“I don’t think it would look good if you celebrated your first night as a citizen of Windthorn by snubbing the women of Windthorn,” Theos said. It was almost the truth. “Besides—children! Don’t you want children?”
“I—I think so? Maybe? But it doesn’t have to be like this, does it? So sudden?”
The bewilderment in Finnvid’s voice would have been enough to weaken Theos’s resolve, but he was rescued just then by the arrival of Cerisa, one of her strong arms wrapped around a woman who could only be Aletia.
Cerisa smiled at Theos and then gave a slight bow as she said, “Sacrati.” Her eyes were dancing with warmth and mischief, and even without the larger scheme, Theos would have found her appealing. “I wonder if you and your friend would like to visit our home? We have a fine dinner prepared, and warm beds waiting.”
Theos looked over at Finnvid, who looked green. “Hey,” Theos said gently. “Do you trust me?”
Finnvid, still off-color, managed a nod.
Theos fought to control his expression as he said, “We’d be honored,” and he steered Finnvid back out of the square.
Three times on the walk to Cerisa and Aletia’s home, Theos almost weakened. But, no. Finnvid had just become—no, not Torian, but Windthornian, or whatever the term would be—possibly they were going to have to figure that out—and there should be some sort of initiation ritual to go along with that, surely? To become Sacrati, Theos had spent a winter alone in the mountains, and Finnvid was upset about a little sex?
Still, it was a good thing their destination wasn’t far from the square, or Theos might have weakened. As it was, they walked about a block, climbed the stairs to the second floor of a stone home, and then Finnvid balked on the landing.
“I’m sorry,” he said to Theos. “I just—I can’t—”
“Finnvid,” Theos said quietly, and waited until Finnvid looked at him. “You trust me, right?”
“I do. I trust your intentions, absolutely. And everything you did with the treaty, that was wonderful, I appreciate that, it was beautiful. But this is—I trust you, I do. But do you understand that you and I aren’t the same? That what’s good for you isn’t necessarily good for me? I love you, and—”
“Finnvid,” Theos interrupted again, voice still gentle. “I love you, too. And I know you. I love you and I know you. Let me prove it to you.”
Finnvid was clearly swallowing quite a few objections, but finally he nodded miserably. Theos caught Aletia watching the scene with interest and, he thought, appreciation.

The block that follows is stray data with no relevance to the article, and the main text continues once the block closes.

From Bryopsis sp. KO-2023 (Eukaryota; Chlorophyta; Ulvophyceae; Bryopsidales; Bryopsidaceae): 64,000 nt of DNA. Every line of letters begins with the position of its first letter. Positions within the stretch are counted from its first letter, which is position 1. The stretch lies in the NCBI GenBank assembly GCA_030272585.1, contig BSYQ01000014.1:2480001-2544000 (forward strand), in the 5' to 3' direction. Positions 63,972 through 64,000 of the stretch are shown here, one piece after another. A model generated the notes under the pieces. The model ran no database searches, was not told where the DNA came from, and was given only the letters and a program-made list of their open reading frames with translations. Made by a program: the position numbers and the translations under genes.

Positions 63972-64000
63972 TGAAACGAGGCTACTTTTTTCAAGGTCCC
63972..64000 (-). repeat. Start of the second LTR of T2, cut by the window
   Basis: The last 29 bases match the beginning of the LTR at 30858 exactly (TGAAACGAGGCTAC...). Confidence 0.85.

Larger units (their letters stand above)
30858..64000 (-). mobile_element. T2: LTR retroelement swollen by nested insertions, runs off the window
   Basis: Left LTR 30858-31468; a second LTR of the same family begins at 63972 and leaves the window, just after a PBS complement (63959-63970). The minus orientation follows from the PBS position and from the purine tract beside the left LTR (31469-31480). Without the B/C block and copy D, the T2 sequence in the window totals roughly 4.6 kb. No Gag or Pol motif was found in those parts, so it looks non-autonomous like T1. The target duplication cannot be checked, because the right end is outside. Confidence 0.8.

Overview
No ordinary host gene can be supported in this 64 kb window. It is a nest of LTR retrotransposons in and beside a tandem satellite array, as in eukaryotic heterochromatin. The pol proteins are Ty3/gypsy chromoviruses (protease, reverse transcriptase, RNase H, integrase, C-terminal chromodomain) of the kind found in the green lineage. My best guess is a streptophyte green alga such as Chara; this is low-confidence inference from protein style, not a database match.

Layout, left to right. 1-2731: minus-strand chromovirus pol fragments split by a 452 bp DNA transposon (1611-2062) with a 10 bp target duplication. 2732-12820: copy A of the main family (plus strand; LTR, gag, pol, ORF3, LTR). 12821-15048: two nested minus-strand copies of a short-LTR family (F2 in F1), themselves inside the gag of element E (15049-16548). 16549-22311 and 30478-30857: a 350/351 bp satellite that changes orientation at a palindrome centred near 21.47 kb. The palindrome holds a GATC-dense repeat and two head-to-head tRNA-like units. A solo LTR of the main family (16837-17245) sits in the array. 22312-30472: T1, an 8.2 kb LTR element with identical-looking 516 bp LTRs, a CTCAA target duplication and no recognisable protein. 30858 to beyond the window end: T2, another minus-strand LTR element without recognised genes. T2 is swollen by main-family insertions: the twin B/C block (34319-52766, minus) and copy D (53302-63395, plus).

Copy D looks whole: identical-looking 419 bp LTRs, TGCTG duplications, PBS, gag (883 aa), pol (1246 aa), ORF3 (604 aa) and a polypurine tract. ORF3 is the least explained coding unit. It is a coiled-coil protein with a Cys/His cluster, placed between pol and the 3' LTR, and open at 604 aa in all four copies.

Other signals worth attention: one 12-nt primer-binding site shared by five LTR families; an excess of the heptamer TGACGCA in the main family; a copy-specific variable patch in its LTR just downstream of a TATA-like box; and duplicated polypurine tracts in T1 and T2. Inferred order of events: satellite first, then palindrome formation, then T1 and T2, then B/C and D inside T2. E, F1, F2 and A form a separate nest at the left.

Then Cerisa stepped forward and opened the door to an explosion of children. Theos gripped Finnvid’s hand and led him inside so he could see fifteen or twenty kids, all under ten years old, running and crawling and crying all over the place. There were three harried-looking teenage girls in charge, but they looked pathetically relieved to see adults arriving to share the burdens.
Finnvid looked adorably confused. “It’s—you—we—with children in the house?”
“Well,” Theos said, “Often, yes. In the house. But that’s not what tonight is about.”
Theos wasn’t sure if his satisfaction was enough to make up for his guilt, but it was too late to do anything about it, so he just said, “Finnvid, please allow me to introduce you to Aletia. Aletia, this is Finnvid. Cerisa and I have been talking, and it turns out neither one of you is all that interested in traditional festival night celebrations. But you might both be interested in children. So we thought maybe we’d take tonight as a chance to meet each other and see if you want to spend more time together, or not spend much time but have sex, or not have sex, but—well, honestly, if you don’t have sex at some point this is all pretty much for nothing, but the point is, it can be on any terms you want, or no terms if you don’t want.” Probably Theos should have thought that through before he started talking. “So, anyway, we’re in charge of the kids, tonight, for several women who are off making new babies. If you two are overcome with lust, probably Cerisa and I can handle the little guys for a while, but barring that, we’re all on childcare duty. Together.”
“But—” Finnvid said. “Babies. This is your chance to make more babies.”
Theos grinned. “I have lots of babies, Finn. But only one you.”
“Okay, that part was sweet,” Aletia said, looking at Finnvid. “But, honestly, he didn’t tell you he was setting this up? What a rust stain!”
“Hey, Finn?” Theos said. “Remember our last festival together?” He waited, then said, “Would you say we’re pretty much even?”
Finnvid was silent, but it was pretty clearly because he was just trying to catch up to events. Finally, he smiled. “There were no screaming children at our last festival together.” He stepped a little closer, and the home, the children, everything faded away as Finnvid said, “But it was our first kiss. What do you say you and I forget the rest of it? The tricks and the lies and everything else. How about we call it even, and every festival can just be about us, kissing?”
“And fucking?” Theos suggested hopefully, but then Finnvid was stretching up toward him and their lips met and all thoughts escaped Theos’s brain.
Well, except thoughts of fucking. There was no way kissing Finnvid wouldn’t always lead Theos to thoughts of fucking.
And that was exactly as it should be.